Cricket West Indies (CWI) chief executive Johnny Grave has clarified that Andre Russell’s decision to participate in the Global T20 Canada is part of an injury rehabilitation program for the all-rounder.
Russell raised eyebrows recently when he pulled out of the T20 series between West Indies and India before going on to appear for the Vancouver Knights in the Global T20 Canada just a day later.
The star all-rounder has been hampered with a troublesome knee for some time now and it was responsible for prematurely ending his 2019 World Cup in England. CWI chief executive Johnny Grave has now explained that Russell’s participation in the franchise T20 league in Canada is a gradual step in getting him back to full fitness.
“We cleared him fit to play in Canada as a batsman,” Grave told ESPNcricinfo.
“To monitor his fitness every day, a couple of our physios are over in the GT20, so we’ve got that oversight with Andre and his knee.
“But there’s a massive difference between playing in domestic cricket to international cricket. Our fans really want to see Andre Russell at a 100 per cent while playing here against India: batting at 100 per cent, bowling at per cent, fielding dynamically outside the circle at 100 per cent.”
The Windies chief executive expects the knee to trouble Russell throughout his playing career but is backing him to last the distance through careful management.
“His injuries are probably not going to be ones that are ever going to be fully solved,” Grave said.
“Like many other sportsmen, like the Beckhams and the Ibrahimovics that have knee injuries, daily rehab is going to be part of his life for the rest of his playing career.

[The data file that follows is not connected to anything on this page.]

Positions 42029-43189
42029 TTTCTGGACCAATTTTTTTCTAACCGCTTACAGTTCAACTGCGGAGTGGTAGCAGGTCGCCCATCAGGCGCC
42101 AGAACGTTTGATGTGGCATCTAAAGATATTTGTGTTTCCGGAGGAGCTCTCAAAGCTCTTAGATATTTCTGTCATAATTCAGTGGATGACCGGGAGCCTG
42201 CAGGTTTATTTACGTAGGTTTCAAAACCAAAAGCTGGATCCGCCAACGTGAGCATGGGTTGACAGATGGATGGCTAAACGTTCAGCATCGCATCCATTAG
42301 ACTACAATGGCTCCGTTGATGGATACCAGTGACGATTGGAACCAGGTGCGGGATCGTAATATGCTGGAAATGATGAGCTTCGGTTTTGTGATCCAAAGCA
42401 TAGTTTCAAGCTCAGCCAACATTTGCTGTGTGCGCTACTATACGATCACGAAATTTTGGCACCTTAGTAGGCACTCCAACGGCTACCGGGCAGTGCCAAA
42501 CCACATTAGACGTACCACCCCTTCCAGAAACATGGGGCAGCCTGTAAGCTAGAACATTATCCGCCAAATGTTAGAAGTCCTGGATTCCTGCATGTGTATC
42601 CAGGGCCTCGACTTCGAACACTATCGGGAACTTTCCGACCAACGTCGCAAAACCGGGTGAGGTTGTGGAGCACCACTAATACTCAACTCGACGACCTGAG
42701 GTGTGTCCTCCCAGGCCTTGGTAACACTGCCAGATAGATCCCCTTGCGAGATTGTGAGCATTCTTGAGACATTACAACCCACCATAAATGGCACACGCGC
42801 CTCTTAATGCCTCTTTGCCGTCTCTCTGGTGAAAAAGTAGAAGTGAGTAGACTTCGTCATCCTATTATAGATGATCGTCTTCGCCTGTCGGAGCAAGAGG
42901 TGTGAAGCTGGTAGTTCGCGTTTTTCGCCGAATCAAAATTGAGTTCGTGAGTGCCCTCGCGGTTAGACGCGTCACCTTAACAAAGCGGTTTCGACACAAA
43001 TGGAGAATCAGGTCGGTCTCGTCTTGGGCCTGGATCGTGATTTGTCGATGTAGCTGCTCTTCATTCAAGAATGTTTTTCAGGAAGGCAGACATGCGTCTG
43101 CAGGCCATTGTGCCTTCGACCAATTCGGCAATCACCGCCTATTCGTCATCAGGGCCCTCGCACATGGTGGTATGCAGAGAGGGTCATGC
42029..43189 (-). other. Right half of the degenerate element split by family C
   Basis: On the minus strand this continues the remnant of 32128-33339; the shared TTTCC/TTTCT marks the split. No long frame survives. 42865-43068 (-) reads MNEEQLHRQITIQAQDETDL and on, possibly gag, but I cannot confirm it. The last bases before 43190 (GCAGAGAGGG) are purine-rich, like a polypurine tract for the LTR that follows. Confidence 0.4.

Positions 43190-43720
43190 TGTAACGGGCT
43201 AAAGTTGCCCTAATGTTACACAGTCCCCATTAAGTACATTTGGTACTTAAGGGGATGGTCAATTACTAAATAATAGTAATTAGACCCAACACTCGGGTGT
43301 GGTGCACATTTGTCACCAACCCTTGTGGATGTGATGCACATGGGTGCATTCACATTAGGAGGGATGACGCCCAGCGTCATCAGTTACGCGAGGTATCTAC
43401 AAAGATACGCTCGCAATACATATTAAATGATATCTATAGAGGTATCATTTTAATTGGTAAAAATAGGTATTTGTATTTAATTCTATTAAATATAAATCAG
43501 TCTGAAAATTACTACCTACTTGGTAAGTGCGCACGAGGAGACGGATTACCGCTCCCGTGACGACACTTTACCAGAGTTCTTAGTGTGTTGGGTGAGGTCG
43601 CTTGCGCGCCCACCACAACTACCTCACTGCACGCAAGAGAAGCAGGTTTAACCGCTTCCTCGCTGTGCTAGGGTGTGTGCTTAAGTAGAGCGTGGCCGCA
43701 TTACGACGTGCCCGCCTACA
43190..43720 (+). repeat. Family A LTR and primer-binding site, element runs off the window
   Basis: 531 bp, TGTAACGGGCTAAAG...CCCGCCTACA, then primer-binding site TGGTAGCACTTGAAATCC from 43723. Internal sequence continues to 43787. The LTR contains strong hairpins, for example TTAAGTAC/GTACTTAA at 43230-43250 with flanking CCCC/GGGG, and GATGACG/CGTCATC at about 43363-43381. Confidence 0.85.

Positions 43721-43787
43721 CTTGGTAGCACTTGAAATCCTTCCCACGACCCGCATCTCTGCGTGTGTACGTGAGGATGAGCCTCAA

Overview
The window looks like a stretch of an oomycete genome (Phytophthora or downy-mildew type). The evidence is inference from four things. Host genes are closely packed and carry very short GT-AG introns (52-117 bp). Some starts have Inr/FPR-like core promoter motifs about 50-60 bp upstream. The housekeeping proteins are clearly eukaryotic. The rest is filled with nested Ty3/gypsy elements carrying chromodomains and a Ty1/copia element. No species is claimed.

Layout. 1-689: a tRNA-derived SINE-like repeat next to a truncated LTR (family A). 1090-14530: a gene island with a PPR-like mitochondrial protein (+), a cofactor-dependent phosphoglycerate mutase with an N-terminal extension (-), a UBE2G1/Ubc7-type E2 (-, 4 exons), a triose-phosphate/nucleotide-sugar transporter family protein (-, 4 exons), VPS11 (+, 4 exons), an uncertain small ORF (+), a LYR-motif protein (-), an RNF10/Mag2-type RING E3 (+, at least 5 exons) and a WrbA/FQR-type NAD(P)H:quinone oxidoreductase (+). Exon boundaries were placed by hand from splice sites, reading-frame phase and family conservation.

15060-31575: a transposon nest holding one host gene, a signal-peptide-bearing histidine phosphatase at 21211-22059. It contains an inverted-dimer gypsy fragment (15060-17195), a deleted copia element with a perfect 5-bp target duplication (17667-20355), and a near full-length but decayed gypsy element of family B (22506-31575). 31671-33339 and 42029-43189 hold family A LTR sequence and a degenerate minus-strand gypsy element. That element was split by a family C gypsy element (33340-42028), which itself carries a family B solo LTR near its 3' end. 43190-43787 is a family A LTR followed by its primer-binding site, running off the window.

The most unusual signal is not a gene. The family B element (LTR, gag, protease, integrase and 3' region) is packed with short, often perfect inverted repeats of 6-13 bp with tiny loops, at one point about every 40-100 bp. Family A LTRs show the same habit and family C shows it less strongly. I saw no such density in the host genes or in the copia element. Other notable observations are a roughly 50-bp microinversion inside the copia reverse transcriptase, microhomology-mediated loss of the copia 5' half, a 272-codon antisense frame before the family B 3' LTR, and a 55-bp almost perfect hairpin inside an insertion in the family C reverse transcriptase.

“We hope that he just takes our medical advice, strengthens his knee and hopefully when he’s back to 100 per cent fitness he’ll be back wearing maroon.”
Ottis Gibson has been released from his role as head coach of South Africa. Gibson, who has been linked with succeeding Trevor Bayliss as England head coach, oversaw a disappointing World Cup campaign this summer as the Proteas won just three matches.
The 50-year-old’s contract with South Africa was set to expire in September, the same month in which Bayliss will step down following the conclusion of the current Ashes series.
Gibson’s departure was announced by Cricket South Africa (CSA) as part of a new structure which will see the appointment of a team manager to take overall charge of all aspects of the team, as well as a director of cricket.
Corrie Van Zyl has been named acting director of cricket until the position is filled and will work with CSA chief executive Thabang Moroe to appoint an interim management team for the tour of India.
The shake-up comes just before the team’s tour of India next month where the Proteas will their first three Tests of the new world Test championship.
CSA said the football-style team manager will take charge of all aspects of the national team, including the appointment of coaching staff, captain and medical and administrative personnel. The manager will report directly to the director of cricket, which again is a new position.
Steve Smith once again held Australia’s Ashes hopes on his shoulders as England’s bowlers fought in vain to dismiss their nemesis on the third evening of the opening Test.
The home side claimed a handy first-innings lead of 90, all out for 374 after Stuart Broad and Chris Woakes backed up Rory Burns’ maiden international hundred with vital tail-end runs.